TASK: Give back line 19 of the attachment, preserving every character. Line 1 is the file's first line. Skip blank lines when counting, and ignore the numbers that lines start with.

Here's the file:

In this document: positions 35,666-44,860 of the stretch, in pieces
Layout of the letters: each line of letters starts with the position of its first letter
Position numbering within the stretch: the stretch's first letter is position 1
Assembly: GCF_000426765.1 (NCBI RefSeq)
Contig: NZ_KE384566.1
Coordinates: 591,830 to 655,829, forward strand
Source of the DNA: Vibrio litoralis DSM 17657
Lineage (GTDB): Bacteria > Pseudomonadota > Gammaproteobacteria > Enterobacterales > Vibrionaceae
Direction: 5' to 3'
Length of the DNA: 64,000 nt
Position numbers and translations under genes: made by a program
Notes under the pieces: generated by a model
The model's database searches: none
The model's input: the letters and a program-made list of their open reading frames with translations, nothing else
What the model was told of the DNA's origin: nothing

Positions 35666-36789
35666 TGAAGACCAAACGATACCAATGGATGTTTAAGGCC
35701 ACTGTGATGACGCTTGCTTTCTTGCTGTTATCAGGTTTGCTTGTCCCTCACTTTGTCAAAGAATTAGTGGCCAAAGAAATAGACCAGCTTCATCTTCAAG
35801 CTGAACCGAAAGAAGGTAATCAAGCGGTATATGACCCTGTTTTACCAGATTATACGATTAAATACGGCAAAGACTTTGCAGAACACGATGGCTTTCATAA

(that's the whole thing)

35801 CTGAACCGAAAGAAGGTAATCAAGCGGTATATGACCCTGTTTTACCAGATTATACGATTAAATACGGCAAAGACTTTGCAGAACACGATGGCTTTCATAA